Soil testing shows value
The View from Teagasc: The demise of the sugar beet crop led many farmers to move from crop rotation to cereal monoculture. Soil
fertility suffered and tillage farmers are reviewing their soil testing and fertiliser strategies.
Eddie Nolan, who farms 80ha of tillage land in Fenagh, Co Carlow, has worked closely with his Teagasc tillage adviser Ciaran Hickey to maximise crop returns by producing high yielding crops and controlling costs on this farm. He says the loss of the beet crop has had serious consequences for his cropping strategy.
“The beet crop has demanded precise soil fertility management with rotational liming to control soil acidity. A significant part of growing sugar beet was soil testing in advance of sowing the crop.
“Based on the test results, tailored beet compound fertiliser supplied P and K to balance the crop rotation.
“When we stopped growing sugar beet in 2004, we moved to a rotation of continuous winter wheat and spring barley. The emphasis switched to above-ground crop management such as seeding rates, disease control, PGRs and so on to maximise crop yield and less of a focus on soil fertility.”
After the initial years in this new cropping regime, yields of winter wheat remained strong while yields of spring barley began to decline. This resulted in an increase in the area of continuous winter wheat as it was more profitable. In 2006, large patches started to appear in some fields of winter wheat and Eddie felt this needed careful investigation.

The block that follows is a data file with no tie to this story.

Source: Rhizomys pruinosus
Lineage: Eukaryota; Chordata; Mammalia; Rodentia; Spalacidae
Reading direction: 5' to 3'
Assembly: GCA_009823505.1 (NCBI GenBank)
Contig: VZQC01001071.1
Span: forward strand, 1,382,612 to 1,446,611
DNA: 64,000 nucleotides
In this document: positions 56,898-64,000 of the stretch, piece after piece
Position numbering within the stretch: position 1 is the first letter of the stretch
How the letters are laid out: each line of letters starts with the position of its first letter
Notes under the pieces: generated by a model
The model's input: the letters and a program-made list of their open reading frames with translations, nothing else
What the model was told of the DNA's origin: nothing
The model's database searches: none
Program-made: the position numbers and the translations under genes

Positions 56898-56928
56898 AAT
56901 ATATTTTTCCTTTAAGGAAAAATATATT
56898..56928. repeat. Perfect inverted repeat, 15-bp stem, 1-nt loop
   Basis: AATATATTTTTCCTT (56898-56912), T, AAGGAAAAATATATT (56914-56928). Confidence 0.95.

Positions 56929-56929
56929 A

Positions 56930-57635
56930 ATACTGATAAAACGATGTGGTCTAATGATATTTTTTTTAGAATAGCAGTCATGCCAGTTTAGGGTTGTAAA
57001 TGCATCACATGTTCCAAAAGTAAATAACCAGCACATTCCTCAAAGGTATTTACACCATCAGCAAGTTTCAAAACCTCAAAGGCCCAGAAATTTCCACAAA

Ciaran Hickey soil sampled the poor patches and this revealed that soil pH levels were very low, helping to explain why the yields of spring barley had started to slip on the farm.
“Soil samples had been taken for farm scheme work in 2007 and the results indicated that soil fertility was adequate; however, this was not in agreement with field crop performance,” said Ciaran.
At this stage, continuous winter wheat yields had also started to decline due to take-all and, in order to maintain farm income, “we decided to return to a crop rotation of winter oilseed rape/winter barley/spring barley/winter wheat,” said Eddie.
Ciaran highlighted the importance of balanced soil fertility for rgowing a range of crops compared to winter wheat monucultures.
Soil Sampling 2008
With grain yields slipping, a large proporation of the farm was sampled in September 2008. Results confirmed a problem with soil fertility levels, in particular a large drop in soil pH levels.
Soil pH had decreased to pH 5.49 in some fields and confirmed the reason for the low yields of spring barley.
The results also revealed that soil P and K levels had dropped significantly as a result of the P and K off-take in high yielding cereal crops.
The fertiliser choice for winter wheat at that times was 18-6-12 which was good value for money but was not correctly balanced to meet crop P and K requirements.
This set of soil results provided an alert that soil fertility levels were declining and a starting point to correcting soil fertility levels. However, corrective action in subsequent years would coincide with high fertiliser prices in 2008 and 2009.